Straight Outta Compton (2015) Review

The story bubbling beneath the surface of Straight Outta Compton’s hip hop biopic is as culturally relevant today as it was back in 1986. In 2015, unarmed black people were killed by police nearly twice a week. Madness, right?

Yet sadly it’s nothing new. It’s the backdrop against which the characters – and real life people – of the Straight Outta Compton story forged their paths against law enforcement and against prejudice, catapulting themselves into fame and fortune. Six young Americans (though the film would have you believe only three) formed a rap group whose music would incite a widespread knowledge of the issues which black people were facing daily, and would give the youth of the late ’80s and early ’90s a voice to revolt against hate crime. They were N.W.A.

Fuck tha Police.
Fuck tha Police.

Cultural relevance is perhaps the reason as to why Dr. Dre, Ice Cube and Eazy-E take most of the spotlight here. They weren’t the only members of the rap group, but they are the members who have left the longest lasting legacy. There may be a bit of historical realignment on display, but it does ensure a lean, tightly constructed and powerful story as a result of focusing on the main players. It’s quite possibly director F. Gary Gray’s (The Negotiator) strongest storytelling so far, eking out an all-round excellent collective cast performance.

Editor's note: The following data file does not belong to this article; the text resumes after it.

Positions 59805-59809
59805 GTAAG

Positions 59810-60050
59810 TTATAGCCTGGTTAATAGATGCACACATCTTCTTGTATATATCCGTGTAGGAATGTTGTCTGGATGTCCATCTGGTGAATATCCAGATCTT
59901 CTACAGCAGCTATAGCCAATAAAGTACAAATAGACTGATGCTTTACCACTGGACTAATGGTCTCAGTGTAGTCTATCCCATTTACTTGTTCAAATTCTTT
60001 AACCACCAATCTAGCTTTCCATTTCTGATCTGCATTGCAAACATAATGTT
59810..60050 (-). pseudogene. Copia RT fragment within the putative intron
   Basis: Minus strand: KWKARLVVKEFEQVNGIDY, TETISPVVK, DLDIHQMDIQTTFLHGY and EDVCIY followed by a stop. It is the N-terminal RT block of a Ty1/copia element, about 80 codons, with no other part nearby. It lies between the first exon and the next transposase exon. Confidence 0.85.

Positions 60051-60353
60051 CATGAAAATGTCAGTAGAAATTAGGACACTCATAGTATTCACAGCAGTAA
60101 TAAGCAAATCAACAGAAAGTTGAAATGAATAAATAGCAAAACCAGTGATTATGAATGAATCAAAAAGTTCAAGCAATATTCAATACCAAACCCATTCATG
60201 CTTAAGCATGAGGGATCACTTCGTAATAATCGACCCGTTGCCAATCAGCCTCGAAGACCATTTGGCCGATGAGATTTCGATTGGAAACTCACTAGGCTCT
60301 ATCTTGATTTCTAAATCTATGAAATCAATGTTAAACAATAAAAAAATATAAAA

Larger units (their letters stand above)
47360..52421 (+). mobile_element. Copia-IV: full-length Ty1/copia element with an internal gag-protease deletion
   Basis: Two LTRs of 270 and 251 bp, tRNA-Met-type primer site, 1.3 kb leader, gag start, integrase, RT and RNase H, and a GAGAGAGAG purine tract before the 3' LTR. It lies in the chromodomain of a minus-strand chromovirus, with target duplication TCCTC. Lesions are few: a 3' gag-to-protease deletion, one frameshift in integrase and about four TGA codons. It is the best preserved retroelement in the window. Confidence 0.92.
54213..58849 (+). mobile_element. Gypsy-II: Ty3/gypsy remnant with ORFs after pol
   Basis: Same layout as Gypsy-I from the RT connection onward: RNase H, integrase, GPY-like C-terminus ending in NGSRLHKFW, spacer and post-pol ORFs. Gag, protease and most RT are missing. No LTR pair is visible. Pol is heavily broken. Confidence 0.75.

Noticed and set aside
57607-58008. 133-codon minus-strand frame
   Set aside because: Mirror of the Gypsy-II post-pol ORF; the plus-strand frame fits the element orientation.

Jason Mitchell and Corey Hawkins come out with massively accomplished performances under their belts as Eazy-E and Dr. Dre respectively, but honestly there’s not a bad performance from the lot, and slimy as Paul Giamatti’s band manager Jerry Heller may be, it’s a great deal of fun to see him worming his way in and out of the holes he digs. Both musically and emotionally each of N.W.A’s members are convincing. You believe not only that they are musicians, but that they are musicians with a voice that they are yearning to be heard. Straight Outta Compton is set to an incredible soundtrack, but it’s the political and cultural potency behind the music which packs the biggest punch.

Jason Mitchell as Eazy-E.
Jason Mitchell as Eazy-E.

There’s a point in the film where Eazy-E watches the verdict of a trial in which police officers were charged with brutality against a black man. A clear-cut case with a truly unjust outcome. It’s a seemingly small moment, but one which is dramatically charged, beautifully portrayed, and the perfect encapsulation of what Straight Outta Compton is about. Yes, it’s about the rise and fall of N.W.A. But it’s also about fighting for what is right, and what that fight means to those battling at a personal level.

Rating (out of 5):

4.5 Stars

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